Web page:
Tag Archives: Sean McAllister

Sean McAllister on his Syrian Labour of Love

British documentary Sean McAllister is known for launching himself into foreign lands, often in the midst of war, and finding unforgettable personal stories. Whether it’s via a piano player in Baghdad, a postal worker in Japan, Sean’s own “minders” in Iraq, these are stories of ordinary people – though always strong characters – struggling to survive in an often unkind world. Sean’s latest film, A Syrian Love Story, is perhaps his best yet. It begins as a very local story about Amer and Raghda, a couple who met as political prisoners in Syria and went on to have four sons together. When Sean is arrested with footage of them in his camara, the family has to abruptly flee to Lebanon, and the film  turns into a larger story about lives in exile.  Sean continues to follow them as they struggle to find solid footing, not least in their marriage,  whilst watching a deteriorating Syria from afar.

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Sean and Bob
I spoke to Sean a few days before the film’s world premiere at Sheffield Doc/Fest, and he explained a bit about the circuitous way the film was made:

It’s been a long time in the making. Is this your longest project?

Yes, it’s a labour of love, isn’t it? It didn’t get commissioned. That’s why it went on and on and on. I suppose the interesting side of it is that I’d given up on it actually. Then Matt Scholes, who graduated from Sheffield University film school, read an interview with me about it, and contacted me and said rather than working in the industry I’d like to edit this material of yours. I said I’ve given up on it – it’s not happening. And he said, well let me just have a look at it. And he went off for three months and started cutting it together and got me excited again. So I went off filming again because of him.

That’s amazing. At what point had you given up on it?

I gave up on it so many times. But the most significant point probably was two years ago, when I finished my Yemen film. I took off from Syria and went to Yemen and made The Reluctant Revolutionary.  Nick (Fraser, of BBC Storyville) had sort of wanted a film from Syria. I gave him the Yemen film. I think he felt after the Yemen film and post Arab spring that it wasn’t so interesting to have an Arab spring film again…So he then sent me off to Greece to make a film. So I used the development money in Greece to fly off to Lebanon to film them, with the development money from Greece.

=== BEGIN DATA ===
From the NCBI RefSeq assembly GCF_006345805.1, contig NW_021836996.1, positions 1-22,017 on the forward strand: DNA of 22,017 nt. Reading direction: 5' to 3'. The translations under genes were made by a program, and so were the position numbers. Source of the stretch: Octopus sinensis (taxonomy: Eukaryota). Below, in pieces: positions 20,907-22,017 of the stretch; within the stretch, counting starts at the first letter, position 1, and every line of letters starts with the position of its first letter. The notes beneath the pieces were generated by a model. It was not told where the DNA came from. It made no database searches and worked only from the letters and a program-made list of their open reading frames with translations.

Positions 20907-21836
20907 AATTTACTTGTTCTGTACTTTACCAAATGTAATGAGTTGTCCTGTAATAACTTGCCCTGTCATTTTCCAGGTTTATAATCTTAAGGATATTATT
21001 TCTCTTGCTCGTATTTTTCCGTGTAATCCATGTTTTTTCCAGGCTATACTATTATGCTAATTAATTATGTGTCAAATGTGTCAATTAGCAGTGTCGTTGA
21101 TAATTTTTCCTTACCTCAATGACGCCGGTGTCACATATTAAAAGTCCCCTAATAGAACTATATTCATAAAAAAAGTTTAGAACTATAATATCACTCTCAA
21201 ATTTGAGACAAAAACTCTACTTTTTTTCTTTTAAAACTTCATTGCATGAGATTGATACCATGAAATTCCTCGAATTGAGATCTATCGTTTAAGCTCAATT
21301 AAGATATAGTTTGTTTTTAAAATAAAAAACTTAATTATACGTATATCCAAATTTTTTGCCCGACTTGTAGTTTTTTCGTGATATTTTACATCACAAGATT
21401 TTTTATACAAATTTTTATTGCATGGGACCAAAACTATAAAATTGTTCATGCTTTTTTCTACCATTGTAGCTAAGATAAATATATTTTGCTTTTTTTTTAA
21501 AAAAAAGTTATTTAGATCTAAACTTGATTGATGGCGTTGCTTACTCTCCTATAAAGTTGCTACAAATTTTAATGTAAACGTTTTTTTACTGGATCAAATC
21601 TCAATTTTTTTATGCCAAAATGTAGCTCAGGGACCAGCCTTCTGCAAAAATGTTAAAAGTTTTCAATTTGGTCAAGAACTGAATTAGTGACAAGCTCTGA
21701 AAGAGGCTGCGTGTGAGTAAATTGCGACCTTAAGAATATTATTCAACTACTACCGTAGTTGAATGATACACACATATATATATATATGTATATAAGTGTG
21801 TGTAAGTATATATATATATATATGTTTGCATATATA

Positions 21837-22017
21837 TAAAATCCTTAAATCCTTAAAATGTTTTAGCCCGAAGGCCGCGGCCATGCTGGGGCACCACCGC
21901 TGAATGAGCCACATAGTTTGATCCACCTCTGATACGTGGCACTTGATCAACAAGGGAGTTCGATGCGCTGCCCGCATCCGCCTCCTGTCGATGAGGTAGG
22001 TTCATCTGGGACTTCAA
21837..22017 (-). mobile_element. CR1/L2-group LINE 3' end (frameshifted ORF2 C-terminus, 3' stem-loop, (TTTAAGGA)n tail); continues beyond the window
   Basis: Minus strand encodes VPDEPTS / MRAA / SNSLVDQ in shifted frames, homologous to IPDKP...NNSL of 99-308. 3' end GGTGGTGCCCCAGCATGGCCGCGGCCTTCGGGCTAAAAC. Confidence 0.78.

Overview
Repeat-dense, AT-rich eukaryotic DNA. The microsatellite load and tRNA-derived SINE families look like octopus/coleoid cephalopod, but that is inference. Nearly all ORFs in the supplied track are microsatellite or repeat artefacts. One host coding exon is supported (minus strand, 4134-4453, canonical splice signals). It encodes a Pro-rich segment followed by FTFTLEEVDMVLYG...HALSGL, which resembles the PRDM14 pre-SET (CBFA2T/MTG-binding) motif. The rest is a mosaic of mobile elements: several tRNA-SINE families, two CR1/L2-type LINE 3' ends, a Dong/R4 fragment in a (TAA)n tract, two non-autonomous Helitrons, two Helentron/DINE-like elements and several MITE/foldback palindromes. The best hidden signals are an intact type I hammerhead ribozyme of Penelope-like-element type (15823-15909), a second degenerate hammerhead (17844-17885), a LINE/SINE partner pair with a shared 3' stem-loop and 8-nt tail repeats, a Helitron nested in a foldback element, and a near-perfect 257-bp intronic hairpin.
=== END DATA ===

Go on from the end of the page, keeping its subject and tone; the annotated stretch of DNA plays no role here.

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Amer and Bob speak to imprisoned Raghda
There’s no Greece film, huh?

There’s no Greece film. But like at the beginning, when I wanted to go to Syria and couldn’t get Syria commissioned, they sent me to Dubai. So I used the Dubai development to go to Damascus. So where there’s a will there’s a way. At the end of the day Nick saw there was nothing happening in Greece, and I was very passionate about this. And by then it wasn’t Arab spring; it was a different story. The arc of it had changed over the course of five years; it became a story of exile. It became something a bit more unusual because of the time frame. And this was all possible because Matt had got on board to construct the material, so we had stuff to show. And then when the BBC came on board, we pitched to the BFI. It’s perfect for a BFI pitch because they need to see what they’re getting into. And we had certain scenes cut, and they were excited.

The family’s story arc changed thanks to you, probably in a more direct way than has previously happened in your films.

I just came back from the border, screening the film with Raghda, and one of my questions (in preparation for post screening Q&As) was did she blame me for life today? Because I got arrested and they were all thrown into exile….And she laughed and said “I cried when you were arrested, I cried for you. The only people I blame in any of this are the regime.”

A Syrian Love Story has its world premiere screenings 7 and 9 June at Sheffield Doc/Fest. It will then be playing at festivals internationally and following a cinema release will be broadcast on BBC Storyville in early 2016.

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Films to Watch at Sheffield Doc/Fest 2015

The Sheffield Doc/Fest programme, which I have been helping to write for some weeks now, is live! Here are a few of my favourites, with more to follow:

A Sinner in Mecca